When I was in Panama, feeling the hot sun on my skin, the cool breeze on my face, lying on the hammock reading and taking in her easeful ways, I thought about my own experiences growing up in Hacienda Heights, California.
The purple and pink Bougainvillea blooming wild in Panama made me nostalgic. The rich colors of this South American plant evoked memories of my childhood where my mother and father brought Argentina (their native country) into our own home.
As a family, not a day would go by that we didn’t share in a hot yerba mate, a traditional Latin American drink that gathered us together in the afternoons to “matear and hablar” about our daily lives. On special occasions, my mother cooked my abuela’s homemade Gnocchi and served Dulce de Leche, a caramel like pudding, for dessert. When the mood was right, we watched my parents dance the tango, true poetry in motion in our living room. I even remember a time when we played Truco a popular, Latin American trick-taking card game together as a family. Spanish was spoken in our home, allowing me to speak it to my own children today.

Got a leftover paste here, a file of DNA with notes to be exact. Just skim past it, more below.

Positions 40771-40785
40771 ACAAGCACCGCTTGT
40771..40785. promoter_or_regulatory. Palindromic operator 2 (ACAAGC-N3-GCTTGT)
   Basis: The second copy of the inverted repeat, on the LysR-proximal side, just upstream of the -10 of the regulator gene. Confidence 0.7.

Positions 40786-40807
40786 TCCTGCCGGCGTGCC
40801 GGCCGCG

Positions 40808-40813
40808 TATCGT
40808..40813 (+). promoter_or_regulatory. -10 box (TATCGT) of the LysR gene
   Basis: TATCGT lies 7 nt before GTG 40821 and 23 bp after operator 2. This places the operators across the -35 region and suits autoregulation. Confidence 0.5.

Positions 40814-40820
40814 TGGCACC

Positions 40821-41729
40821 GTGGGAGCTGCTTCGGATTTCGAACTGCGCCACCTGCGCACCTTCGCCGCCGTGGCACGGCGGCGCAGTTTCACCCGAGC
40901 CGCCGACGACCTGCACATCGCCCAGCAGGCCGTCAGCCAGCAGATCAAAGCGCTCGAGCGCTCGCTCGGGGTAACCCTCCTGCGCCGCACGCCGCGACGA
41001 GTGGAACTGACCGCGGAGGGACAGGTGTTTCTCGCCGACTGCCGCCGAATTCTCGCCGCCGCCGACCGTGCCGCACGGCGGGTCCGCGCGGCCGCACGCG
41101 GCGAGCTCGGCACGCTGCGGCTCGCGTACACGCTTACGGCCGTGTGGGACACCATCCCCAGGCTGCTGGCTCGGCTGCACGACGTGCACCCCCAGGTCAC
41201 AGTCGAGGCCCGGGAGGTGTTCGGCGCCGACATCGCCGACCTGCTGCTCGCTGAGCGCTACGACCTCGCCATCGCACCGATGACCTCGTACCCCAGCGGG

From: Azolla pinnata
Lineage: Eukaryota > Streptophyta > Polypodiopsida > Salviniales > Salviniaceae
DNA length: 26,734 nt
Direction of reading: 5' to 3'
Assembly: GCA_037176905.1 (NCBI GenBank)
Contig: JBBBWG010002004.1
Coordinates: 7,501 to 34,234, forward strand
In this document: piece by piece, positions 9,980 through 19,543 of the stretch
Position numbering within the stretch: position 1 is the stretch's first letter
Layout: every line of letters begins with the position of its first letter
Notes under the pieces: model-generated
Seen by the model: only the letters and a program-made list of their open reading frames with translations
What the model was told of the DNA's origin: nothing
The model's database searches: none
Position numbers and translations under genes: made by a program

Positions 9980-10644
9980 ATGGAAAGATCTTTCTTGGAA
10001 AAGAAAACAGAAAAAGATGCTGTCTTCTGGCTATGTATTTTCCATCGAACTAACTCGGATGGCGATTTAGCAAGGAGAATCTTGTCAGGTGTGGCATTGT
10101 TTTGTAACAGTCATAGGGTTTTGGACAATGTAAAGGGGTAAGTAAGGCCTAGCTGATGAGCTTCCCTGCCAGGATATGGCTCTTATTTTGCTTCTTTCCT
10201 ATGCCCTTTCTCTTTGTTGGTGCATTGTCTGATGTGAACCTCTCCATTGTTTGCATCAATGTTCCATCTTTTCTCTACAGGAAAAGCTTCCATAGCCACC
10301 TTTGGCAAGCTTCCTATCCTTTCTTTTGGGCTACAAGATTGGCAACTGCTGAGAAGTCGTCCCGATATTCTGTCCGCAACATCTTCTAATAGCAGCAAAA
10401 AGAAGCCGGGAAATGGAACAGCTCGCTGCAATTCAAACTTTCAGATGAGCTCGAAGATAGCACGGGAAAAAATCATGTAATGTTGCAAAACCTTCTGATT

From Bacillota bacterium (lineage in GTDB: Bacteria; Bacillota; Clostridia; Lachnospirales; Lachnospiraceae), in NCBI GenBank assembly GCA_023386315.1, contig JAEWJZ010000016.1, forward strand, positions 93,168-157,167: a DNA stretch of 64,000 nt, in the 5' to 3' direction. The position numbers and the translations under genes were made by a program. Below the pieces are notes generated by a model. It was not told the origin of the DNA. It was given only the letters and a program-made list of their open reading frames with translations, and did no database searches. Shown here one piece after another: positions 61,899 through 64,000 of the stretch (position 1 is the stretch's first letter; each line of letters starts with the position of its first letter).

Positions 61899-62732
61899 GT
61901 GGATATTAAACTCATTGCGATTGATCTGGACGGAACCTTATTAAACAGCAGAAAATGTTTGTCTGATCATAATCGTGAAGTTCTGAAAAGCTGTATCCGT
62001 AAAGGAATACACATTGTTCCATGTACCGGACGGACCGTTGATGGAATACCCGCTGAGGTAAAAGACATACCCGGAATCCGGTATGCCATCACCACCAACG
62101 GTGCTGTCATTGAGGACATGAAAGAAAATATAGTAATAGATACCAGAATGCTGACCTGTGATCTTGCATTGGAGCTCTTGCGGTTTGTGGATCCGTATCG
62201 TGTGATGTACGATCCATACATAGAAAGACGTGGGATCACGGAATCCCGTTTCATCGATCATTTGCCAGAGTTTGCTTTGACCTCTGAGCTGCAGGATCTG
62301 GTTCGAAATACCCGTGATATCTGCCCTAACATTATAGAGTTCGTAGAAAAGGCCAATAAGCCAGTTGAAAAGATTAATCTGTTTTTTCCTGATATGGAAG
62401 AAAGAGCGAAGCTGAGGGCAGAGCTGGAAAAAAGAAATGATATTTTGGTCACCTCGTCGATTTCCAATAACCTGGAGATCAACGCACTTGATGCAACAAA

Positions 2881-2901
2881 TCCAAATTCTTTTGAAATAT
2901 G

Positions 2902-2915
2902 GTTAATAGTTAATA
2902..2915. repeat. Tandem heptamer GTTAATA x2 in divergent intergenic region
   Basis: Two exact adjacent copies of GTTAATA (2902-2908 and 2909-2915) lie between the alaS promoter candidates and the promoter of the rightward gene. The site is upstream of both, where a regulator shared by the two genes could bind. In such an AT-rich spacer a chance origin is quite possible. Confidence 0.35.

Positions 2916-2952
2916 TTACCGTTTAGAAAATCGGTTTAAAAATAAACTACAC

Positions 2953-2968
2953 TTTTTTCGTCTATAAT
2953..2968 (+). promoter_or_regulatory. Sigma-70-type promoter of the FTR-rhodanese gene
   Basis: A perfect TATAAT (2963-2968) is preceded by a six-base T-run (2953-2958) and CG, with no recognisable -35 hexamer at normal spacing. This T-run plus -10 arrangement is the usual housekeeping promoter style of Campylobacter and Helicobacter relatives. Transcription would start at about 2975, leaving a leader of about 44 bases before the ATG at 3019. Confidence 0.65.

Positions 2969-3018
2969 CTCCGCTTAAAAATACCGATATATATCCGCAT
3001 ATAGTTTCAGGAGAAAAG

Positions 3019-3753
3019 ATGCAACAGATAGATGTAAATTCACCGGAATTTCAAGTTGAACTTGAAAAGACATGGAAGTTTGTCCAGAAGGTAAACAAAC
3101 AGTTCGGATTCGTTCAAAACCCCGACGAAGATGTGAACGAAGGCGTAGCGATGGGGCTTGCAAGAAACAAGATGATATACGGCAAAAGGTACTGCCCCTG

Yesterday, my son Nicolas turned 14 years of age. When I asked him what he would like for his birthday dinner, he told me, “abuela’s Gnocchi and meatballs.” Anyone who has tasted my mother’s delicious, perfectly textured Gnocchi knows this is no trivial feat. I put my fear aside and made my mother’s Gnocchi (which was my grandmother’s recipe) by myself for the very first time. I felt my mother by my side in the kitchen, watching. I have to say the Gnocchi turned out delicious, just like my mother makes it.
I had arrived. These experiences are pearls of tradition that serve as metaphor for something very rare, fine, admirable, and valuable.